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The Fantech FR100 fan requires Neutral & Load. That's easy enough, and the multi-switch diagram shows just a black from each switch.

The TopGreener (really Enerlites) TDHOS5 requires Neutral & Load. There are separate manual switches for a light and fan and sensors for humidity and motion. The wiring diagram shows a red wire going to the light and a brown wire going to fan. It is not clear how the neutral is used.

This is new construction so I will run what is necessary. I expect hot-black and neutral with ground from breaker to switch; black and white conductors to fan and black and white conductors to light (both with grounds). Are the three neutrals pig-tailed at switch box, before the switch?

The installation diagram is not clear: neutral is shown runing off to the opposite direction with no terminus. Just saying.

At the least, I want to wire the fan correctly!

I do want to run the one fan venting two bathrooms with two switches. TopGreener recommended this switch for this use. Lights in each bathroom are independent of each other, controlled by the motion sensor or the manual switch. The fan has a manual switch and a humidity sensor in each bathroom. The joint ventilation scheme is a way to assure fresher air in this end of the house. Also, a remote fan is quieter.

My biggest gripe is the way TopGreener has diagrammed the wiring, as it seems they should be clear(er) in regards to the neutral configuration.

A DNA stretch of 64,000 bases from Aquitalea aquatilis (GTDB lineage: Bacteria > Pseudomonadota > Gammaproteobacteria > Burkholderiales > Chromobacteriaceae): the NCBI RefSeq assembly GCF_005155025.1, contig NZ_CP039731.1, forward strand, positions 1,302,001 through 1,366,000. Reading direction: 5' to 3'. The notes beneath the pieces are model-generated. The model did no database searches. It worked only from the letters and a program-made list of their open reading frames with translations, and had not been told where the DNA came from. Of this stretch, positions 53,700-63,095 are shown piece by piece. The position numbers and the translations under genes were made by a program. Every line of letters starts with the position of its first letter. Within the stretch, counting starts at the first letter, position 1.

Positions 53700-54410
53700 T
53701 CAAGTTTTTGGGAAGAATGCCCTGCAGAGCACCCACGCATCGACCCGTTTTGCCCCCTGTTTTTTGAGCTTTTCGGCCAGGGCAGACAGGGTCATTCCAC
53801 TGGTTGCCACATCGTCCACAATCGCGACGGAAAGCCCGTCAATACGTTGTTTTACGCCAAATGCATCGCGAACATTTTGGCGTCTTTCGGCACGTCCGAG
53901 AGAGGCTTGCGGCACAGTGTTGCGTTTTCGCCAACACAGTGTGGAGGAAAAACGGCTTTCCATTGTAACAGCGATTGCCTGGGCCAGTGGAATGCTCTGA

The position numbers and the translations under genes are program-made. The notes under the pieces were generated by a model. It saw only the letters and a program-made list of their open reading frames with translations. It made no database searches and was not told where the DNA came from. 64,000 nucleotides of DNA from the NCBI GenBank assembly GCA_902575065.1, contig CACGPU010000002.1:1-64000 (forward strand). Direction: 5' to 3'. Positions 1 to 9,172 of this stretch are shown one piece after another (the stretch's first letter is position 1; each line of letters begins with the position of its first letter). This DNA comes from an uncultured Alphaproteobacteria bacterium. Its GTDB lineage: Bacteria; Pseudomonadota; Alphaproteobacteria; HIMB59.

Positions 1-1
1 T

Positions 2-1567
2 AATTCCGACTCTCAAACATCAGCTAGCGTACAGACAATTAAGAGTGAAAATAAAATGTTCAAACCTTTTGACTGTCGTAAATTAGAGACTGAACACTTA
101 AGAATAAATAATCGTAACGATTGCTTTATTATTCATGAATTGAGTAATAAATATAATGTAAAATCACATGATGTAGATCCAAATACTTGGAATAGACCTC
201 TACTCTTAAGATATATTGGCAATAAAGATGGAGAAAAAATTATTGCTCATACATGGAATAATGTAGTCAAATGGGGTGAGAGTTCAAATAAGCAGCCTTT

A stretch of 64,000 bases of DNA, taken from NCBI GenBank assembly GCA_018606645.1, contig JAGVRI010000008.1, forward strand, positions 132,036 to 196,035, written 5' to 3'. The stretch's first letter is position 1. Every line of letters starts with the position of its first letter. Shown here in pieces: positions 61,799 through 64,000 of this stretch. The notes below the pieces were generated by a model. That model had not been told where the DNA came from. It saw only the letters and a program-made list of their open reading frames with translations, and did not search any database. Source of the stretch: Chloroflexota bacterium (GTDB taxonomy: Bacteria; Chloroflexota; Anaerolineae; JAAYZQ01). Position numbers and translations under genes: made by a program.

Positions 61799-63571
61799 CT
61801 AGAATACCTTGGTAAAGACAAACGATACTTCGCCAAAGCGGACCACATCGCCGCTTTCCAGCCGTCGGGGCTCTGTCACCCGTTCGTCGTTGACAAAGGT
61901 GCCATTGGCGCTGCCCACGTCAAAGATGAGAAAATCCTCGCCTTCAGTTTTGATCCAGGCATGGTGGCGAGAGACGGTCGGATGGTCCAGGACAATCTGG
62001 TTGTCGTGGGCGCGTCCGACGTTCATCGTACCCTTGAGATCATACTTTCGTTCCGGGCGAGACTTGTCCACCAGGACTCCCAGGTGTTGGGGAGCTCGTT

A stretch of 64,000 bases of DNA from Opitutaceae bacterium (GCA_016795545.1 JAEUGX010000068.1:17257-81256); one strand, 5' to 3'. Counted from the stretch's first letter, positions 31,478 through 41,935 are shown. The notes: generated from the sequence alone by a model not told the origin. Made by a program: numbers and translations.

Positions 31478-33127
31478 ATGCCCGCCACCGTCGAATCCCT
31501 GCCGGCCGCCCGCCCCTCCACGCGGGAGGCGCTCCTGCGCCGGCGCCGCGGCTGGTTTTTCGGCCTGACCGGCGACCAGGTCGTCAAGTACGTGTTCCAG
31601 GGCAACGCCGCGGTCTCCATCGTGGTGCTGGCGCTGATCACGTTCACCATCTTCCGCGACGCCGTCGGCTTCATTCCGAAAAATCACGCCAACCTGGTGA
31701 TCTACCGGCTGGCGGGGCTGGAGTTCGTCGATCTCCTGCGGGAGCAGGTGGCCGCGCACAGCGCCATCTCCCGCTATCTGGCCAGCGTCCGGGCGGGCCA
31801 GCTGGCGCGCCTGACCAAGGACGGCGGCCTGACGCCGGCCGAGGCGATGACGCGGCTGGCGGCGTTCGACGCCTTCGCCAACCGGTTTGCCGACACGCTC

• Are you trying to use 2 controls and 1 fan? The title has “two bathrooms”, or are you just making the same setup twice? – Tyson May 23 '18 at 13:19
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This isn't as hard as it looks

First off -- the TDHOS5 (which is an Enerlites product, by the way) has manual on/off tap-switches for the light and fan built in, so you do not need separate manual switches (in fact, having separate manual switches could be much more confusing than using the tap-switches).

Second, the required wiring for this is actually rather simple -- the humidity-sensor portions of the TDHOS5s are wired in parallel (wired-OR connection), while the motion-sensor portions are wired to independent lights, as in the diagram below. One caveat is that when you're wire-ORing switches like this, one of the switches effectively needs to be on a switch loop (instead of routing switched hots independently from two boxes to the load) to avoid violating 300.3(B)/310.10(H) about wires in parallel.

2 TDHOS5s controlling 2 lights and a shared fan

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